2008-10-10 13:39:08

PyException P-p-p-p-panic

Python as a programming language features exceptions, as most modern languages do nowadays. However, since it is Python, these exceptions of course have to be named slightly differently from the way it is done everywhere else.

Usually, exceptions are thrown using throw new Exception(); and the construction to catch them is usually:

try {
    RunSomeCode();
}
catch (SomeException se)
{
    HandleErrorInSomeWay(se);
}

In Python, the construct does not deviate all that much logically, but the terminology is entirely different. Instead of throwing exceptions, Python raises them like signals (raise SomeException()). Also, they are not caught but excepted:

try:
    RunSomeCode()
except SomeException, se:
    HandleErrorInSomeWay(se)

Funnily, the indentation varies between the version. If a finally is added in Python 2.4, it cannot coexist in the same indentation level with except:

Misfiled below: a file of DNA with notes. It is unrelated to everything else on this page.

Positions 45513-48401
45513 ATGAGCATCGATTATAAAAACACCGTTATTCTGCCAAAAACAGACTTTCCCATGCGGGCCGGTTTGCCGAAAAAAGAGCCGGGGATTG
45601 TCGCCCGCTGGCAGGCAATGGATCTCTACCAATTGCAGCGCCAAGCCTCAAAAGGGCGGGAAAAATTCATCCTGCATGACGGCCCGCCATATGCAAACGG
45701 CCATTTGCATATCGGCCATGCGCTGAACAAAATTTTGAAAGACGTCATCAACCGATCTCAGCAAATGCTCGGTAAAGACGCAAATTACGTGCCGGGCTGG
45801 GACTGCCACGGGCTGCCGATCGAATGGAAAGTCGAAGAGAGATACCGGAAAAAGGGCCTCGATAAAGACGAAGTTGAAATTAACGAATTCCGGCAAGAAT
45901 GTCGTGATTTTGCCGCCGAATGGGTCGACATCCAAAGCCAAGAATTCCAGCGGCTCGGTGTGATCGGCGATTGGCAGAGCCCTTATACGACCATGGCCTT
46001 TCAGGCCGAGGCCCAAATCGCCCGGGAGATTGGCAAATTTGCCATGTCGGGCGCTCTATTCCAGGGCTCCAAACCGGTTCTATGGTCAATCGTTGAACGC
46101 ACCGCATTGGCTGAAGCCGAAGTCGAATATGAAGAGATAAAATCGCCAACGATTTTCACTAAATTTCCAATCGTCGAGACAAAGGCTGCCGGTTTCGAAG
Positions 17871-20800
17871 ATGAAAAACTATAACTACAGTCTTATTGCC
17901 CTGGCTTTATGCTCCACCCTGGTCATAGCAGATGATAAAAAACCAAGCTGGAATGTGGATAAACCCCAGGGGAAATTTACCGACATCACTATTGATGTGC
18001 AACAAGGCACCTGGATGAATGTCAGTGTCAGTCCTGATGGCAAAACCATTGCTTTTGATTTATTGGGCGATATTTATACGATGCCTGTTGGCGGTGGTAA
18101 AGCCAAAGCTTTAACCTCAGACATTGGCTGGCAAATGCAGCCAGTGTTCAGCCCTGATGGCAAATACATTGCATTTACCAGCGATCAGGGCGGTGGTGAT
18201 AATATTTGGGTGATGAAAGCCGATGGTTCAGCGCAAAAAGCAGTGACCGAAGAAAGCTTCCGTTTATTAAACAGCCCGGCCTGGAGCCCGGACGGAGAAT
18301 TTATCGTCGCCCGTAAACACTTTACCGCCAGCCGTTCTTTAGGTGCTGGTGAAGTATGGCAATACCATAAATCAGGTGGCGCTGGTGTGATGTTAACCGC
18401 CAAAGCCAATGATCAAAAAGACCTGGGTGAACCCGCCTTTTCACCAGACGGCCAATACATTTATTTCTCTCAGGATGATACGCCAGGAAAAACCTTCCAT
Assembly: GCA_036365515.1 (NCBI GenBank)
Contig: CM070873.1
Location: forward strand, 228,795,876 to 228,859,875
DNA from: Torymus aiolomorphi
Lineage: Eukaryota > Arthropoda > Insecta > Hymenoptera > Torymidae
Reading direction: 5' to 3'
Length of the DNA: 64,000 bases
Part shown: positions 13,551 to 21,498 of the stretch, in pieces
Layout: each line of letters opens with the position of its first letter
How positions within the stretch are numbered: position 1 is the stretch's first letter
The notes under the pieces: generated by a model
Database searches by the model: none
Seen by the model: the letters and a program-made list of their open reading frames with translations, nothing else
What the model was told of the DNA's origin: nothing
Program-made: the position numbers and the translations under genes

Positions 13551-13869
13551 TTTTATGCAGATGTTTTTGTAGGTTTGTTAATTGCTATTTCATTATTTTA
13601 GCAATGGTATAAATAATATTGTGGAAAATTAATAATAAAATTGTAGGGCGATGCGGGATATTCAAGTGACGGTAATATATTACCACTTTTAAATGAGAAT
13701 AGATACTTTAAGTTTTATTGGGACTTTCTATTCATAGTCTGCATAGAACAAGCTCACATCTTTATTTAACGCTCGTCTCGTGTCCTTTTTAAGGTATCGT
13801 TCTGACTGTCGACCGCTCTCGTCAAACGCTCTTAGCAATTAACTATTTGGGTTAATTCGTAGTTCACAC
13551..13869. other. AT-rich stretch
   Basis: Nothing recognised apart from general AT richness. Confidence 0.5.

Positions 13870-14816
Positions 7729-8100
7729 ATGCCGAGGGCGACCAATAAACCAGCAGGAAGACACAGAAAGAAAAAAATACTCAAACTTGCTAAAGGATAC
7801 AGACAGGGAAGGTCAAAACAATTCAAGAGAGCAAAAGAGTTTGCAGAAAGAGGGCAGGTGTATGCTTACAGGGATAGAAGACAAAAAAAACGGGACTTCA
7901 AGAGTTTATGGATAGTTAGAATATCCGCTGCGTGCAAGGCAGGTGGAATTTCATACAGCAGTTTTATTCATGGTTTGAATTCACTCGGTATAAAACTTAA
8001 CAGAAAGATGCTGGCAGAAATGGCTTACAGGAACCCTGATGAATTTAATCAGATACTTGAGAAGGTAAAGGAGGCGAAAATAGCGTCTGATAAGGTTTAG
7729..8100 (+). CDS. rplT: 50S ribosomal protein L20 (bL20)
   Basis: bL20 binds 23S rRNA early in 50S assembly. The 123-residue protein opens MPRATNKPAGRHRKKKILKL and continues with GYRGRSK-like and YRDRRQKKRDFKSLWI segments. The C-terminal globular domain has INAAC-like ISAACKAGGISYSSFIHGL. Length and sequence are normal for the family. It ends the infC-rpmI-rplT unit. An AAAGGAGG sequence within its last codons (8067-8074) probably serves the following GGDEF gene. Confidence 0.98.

>>> try:
...     raise Exception()
... except:
...     print('Ugh')
... finally:
File "<stdin>", line 5
 finally:
SyntaxError: invalid syntax

This is of course fixed in Python 2.5, but since large amounts of wide-spread Python applications such as Zope still depend on Python 2.4, compatibility is a rather delicate problem here.

Moreover, however, exceptions don't seem to work stably even in the latest versions of Python. I have experienced various cases where Python would simply segfault when an exception is thrown:

$ python __init__.py
2008-10-10 13:34:25,572│__init__.py[37]: INFO: Initializing communication server
Segmentation fault (core dumped)
$

The corresponding code:

log.info("Initializing communication server")
try:
    (some code)
except Exception, e: # This is where the core dump occurrs
    log.critical('unable to unregister original servant')

One has to wonder how to handle this case from within Python; probably not at all. All one can do is to guess what the problem was and try to fix it.


Posted by Tonnerre Lombard | Permanent link | File under: broken